Excessive Weight Loss

Almost all infants lose weight in the first few days of life as they lose excess extracellular fluid through diuresis. This can be elevated if the birth parent had intravenous fluids in labour. However excessive weight loss can be a marker of breastfeeding difficulties and dehydration. The average breastfed baby will lose 6-8% of their birth weight, with a maximal loss on day 2 - 3 of life. According to NICE, weight loss above 10% should cause health professionals to pay further attention to how breastfeeding is going, with a detailed feeding history, feed observation and assessment of the baby. Unicef Baby Friendly Initiative-accredited units titrate more intensive breastfeeding support according to the level of weight loss - with routine assessment by a doctor generally recommended at 12.5% weight loss (the 97.5th centile for weight loss in a breastfed baby), unless there is a specific concern about dehydration or underlying illness causing poor feeding. It is notable that some units that devote significant breastfeeding expertise to the management of excessive weight loss use 15% as the medical assessment threshold, unless there is a specific concern.

Good breastfeeding support is associated with less severe weight loss. Early identification of weight loss and good breastfeeding support is associated with less severe maximal weight loss and higher ongoing breastfeeding rates.


The ladder of intervention that should be offered before, or alongside, medical assessment would likely be:

  • Skilled support with positioning and attachment (consider tongue tie assessment)

  • Frequent skin to skin contact

  • Education on feeding cues. At least 8 feeds/24 hours

  • Breast switching - when baby stops swallowing and sucking strongly then switch breasts to stimulate further sucking

  • Breast compression – sustained compression of the breast once the baby has stopped swallowing, in order to increase milk ejection and stimulate further sucking

  • Express milk regularly and give resulting expressed breast milk to baby

  • Express 8-10 times a day and recommend a specific volume of supplement (for example 150ml/kg/day after day 5 of life). When feeding plans are used there should be flexibility around how much supplement to offer based on markers of how effective the breastfeed is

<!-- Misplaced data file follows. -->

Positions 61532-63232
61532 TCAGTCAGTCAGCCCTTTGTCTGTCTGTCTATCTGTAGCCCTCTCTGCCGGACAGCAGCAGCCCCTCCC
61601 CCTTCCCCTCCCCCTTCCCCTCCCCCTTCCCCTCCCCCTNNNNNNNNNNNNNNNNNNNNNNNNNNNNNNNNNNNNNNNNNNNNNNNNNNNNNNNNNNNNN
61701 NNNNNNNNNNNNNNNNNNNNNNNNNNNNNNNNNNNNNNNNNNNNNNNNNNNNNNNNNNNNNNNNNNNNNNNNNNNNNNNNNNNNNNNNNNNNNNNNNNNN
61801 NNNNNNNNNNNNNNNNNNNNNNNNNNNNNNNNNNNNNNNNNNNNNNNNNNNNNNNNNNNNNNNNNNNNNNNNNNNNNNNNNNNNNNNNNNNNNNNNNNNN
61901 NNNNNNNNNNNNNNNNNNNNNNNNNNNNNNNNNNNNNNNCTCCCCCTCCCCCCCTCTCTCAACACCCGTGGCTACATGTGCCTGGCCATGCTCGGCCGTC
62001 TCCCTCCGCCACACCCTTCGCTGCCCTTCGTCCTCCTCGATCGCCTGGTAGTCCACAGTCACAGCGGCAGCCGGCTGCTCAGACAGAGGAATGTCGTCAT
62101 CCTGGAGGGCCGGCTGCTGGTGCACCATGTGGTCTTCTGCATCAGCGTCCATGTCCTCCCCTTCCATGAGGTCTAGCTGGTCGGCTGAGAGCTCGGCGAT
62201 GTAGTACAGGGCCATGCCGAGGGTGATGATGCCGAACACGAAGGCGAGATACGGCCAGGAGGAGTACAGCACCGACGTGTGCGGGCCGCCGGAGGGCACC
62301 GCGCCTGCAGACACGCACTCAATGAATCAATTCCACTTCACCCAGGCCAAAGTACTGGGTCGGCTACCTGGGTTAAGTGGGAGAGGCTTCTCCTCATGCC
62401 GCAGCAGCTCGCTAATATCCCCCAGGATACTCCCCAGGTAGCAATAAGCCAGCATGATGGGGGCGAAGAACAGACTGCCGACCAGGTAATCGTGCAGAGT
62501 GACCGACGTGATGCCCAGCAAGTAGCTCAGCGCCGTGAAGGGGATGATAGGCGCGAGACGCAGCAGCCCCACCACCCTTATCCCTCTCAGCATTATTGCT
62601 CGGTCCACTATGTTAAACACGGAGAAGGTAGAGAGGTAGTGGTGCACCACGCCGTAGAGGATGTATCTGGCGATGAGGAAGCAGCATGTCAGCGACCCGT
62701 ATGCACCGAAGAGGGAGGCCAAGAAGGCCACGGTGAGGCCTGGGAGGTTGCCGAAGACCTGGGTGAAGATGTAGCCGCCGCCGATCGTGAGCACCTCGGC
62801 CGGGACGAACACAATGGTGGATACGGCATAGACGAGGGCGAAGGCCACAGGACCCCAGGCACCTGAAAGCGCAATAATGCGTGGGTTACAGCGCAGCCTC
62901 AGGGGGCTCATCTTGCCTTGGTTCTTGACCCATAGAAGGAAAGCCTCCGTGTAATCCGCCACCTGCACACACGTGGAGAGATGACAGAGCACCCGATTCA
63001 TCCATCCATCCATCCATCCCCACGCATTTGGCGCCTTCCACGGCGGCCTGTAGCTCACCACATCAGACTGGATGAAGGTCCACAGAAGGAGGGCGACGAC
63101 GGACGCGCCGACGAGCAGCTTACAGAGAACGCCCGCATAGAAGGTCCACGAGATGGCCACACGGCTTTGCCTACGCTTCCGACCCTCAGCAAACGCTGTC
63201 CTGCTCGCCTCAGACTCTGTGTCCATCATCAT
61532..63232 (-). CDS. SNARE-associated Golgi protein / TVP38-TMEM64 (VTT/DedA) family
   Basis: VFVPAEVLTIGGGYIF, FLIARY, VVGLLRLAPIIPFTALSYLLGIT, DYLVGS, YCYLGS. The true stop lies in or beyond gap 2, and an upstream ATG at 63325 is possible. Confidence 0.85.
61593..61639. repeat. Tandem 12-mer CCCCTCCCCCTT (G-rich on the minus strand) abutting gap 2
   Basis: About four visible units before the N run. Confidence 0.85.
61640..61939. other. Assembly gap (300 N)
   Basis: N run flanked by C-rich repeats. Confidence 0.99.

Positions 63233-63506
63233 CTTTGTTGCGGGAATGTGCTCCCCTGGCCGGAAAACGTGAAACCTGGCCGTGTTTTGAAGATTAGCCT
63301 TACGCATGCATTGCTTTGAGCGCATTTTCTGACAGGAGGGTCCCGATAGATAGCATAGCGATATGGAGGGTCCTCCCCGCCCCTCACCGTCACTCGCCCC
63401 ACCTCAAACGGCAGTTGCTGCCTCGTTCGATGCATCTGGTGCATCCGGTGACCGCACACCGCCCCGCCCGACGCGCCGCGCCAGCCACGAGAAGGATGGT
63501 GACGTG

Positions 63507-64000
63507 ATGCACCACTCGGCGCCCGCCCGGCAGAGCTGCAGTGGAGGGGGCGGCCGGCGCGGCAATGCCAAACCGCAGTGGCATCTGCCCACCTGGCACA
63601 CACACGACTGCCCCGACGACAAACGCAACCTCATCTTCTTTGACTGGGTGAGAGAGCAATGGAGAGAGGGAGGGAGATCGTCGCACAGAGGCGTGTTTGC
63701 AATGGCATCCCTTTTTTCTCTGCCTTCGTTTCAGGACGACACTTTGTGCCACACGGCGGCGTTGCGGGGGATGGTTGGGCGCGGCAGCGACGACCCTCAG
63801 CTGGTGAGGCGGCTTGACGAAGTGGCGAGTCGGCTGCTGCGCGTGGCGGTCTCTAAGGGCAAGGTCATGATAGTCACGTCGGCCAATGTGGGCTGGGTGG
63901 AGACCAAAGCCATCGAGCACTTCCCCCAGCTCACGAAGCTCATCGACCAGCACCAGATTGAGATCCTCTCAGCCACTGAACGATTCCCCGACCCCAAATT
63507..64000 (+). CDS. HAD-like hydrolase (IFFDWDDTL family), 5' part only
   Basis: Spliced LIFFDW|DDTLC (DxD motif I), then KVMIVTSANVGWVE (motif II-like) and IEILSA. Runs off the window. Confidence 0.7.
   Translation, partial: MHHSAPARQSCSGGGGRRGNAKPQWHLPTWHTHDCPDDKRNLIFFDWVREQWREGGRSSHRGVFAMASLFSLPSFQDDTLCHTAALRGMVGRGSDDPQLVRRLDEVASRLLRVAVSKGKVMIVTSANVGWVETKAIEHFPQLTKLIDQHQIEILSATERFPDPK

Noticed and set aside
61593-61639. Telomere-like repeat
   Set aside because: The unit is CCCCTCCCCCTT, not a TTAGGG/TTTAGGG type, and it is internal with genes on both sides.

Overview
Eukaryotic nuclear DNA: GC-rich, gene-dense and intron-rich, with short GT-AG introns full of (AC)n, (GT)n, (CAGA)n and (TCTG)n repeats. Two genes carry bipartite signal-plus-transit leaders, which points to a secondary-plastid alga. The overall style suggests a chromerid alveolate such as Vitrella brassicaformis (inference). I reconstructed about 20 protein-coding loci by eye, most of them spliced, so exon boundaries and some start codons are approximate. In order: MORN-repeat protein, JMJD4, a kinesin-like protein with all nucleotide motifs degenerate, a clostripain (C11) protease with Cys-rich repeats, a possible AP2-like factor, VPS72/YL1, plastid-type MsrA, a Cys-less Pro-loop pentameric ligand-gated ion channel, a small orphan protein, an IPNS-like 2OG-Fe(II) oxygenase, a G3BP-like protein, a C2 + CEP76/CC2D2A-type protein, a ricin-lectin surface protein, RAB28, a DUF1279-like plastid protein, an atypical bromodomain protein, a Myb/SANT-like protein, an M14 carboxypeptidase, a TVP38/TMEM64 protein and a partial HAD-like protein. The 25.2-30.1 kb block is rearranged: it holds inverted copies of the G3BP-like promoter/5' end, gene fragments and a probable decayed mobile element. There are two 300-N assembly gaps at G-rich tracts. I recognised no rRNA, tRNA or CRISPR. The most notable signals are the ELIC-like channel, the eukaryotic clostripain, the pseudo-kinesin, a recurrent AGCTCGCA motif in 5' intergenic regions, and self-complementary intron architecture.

To maximise expressed milk yield, parents can use a hospital grade double electric breast pump, express during or after skin to skin contact, massage the breast before expressing and listen to relaxation tracks or relaxing music (evidence links as for preterm babies).


Babies on this pathway will be weighed frequently to assess their response to breastfeeding support, with paediatric referral if the response is poor. There should also be assessment of potential maternal reasons for low milk supply - for example severe anaemia, retained placenta and thyroid disorder.

As the concern over feeding lessens, it is important for breastfeeding support staff to help the families transition back to responsive feeding with full confidence.

Medical Assessment

The medical concern is that excessive weight loss is associated with hypernatraemic dehydration, which in its most severe form could cause seizures, thrombosis and renal failure. Excessive weight loss is often also associated with more significant jaundice. With very low intake of breastmilk, babies may become hypoglycaemic. Therefore after history and examination, the doctor will consider checking electrolytes, glucose and bilirubin.

Mild hypernatraemia (145-150mmol/l) is present in nearly a third of breastfed infants with all degrees of weight loss and is probably normal in the first week of life.

Severe hypernatraemia (>160mmol/l) is very rare in the UK (<0.001% of births). In a study of all UK cases 2009-2010, no cases of severe hypernatraemia were associated with seizures or death. 94% of these babies had weight loss >15% and average weight loss was 19.5%

The voice of the breastfeeding family

Have a look at Jenny and Michelle's stories of difficulties with weight gain


Thank you for visiting the Hospital Infant Feeding Network. This website is a repository of relevant knowledge and best practice resources for health professionals. To join the conversation, ask questions and share your experiences please join us on Facebook or Twitter.


We will be running Q&A sessions on various topics, which will be advertised on our social media sites. Please email if you have ideas or want to get more involved. We welcome health professionals passionate about supporting breastfeeding and lactation in the hospital setting to join our steering group, please get in contact if this is you!

You may have noticed that we use 'additive' language on our website to refer to lactation and human milk feeding. This means that we might refer to 'breastfeeding/chestfeeding'. Chestfeeding is a term that some non-binary people use to refer to feeding their child at the chest if the word breast is not congruent with their gender identity. Using additive language helps reduce a feeling of exclusion for non-binary and transgender people, without taking away from the importance of words like breastfeeding and mother. There is a much more detailed description of the additive approach here.

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